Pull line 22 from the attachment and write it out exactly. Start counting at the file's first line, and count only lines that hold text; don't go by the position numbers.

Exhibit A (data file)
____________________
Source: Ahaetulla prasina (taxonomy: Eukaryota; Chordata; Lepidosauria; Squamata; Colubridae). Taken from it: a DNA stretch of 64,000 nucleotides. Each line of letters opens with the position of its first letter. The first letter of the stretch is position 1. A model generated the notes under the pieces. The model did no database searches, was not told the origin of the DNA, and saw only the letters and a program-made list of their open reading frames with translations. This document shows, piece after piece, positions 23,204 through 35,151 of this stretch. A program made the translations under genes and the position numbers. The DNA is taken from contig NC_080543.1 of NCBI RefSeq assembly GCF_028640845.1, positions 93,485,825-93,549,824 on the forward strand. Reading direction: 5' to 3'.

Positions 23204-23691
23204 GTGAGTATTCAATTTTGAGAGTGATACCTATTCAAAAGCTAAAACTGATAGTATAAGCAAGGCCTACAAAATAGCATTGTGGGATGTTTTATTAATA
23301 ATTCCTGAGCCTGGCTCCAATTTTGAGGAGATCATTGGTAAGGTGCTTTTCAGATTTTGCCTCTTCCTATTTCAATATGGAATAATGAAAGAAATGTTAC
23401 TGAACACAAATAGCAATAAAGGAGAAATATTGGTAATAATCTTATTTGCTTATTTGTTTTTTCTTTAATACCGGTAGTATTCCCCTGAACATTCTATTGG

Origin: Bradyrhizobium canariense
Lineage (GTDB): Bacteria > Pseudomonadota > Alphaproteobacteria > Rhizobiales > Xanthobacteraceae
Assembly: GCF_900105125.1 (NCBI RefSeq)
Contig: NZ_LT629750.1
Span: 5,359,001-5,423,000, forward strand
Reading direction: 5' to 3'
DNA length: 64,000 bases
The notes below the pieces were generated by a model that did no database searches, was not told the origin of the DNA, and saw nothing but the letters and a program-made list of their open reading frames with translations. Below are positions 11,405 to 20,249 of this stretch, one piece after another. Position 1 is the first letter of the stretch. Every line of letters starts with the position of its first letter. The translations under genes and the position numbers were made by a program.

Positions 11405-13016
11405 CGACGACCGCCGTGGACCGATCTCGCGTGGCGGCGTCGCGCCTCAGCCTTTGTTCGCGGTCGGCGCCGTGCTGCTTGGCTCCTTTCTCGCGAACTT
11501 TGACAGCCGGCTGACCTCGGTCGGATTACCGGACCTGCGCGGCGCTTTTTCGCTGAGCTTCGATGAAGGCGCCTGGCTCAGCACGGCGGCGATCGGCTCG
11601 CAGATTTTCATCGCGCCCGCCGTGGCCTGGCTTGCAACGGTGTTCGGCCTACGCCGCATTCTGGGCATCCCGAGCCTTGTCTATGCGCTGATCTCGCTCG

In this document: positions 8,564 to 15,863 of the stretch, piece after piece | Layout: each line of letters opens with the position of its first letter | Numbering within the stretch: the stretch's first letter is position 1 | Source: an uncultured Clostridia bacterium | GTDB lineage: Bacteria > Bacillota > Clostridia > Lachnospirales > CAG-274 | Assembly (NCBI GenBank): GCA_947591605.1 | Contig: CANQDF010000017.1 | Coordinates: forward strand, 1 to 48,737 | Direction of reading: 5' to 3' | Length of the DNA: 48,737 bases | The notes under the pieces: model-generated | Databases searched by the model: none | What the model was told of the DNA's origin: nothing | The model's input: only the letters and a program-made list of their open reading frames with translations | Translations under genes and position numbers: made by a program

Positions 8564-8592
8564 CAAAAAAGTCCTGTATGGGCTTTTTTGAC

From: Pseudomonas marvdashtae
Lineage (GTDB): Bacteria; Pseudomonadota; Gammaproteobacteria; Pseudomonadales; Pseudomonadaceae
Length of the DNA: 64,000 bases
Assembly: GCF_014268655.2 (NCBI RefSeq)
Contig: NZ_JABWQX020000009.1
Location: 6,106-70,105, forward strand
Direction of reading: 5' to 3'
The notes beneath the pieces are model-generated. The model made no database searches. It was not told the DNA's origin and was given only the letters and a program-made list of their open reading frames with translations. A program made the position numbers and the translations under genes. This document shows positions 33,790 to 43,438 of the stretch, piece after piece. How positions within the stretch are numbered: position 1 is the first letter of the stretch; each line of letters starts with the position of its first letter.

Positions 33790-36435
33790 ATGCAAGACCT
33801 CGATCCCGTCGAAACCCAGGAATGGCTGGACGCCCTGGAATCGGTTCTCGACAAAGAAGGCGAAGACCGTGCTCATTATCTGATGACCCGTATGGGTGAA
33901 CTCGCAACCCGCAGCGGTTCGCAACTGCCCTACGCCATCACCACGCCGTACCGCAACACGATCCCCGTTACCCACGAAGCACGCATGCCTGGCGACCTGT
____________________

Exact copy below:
Lineage (GTDB): Bacteria; Pseudomonadota; Gammaproteobacteria; Pseudomonadales; Pseudomonadaceae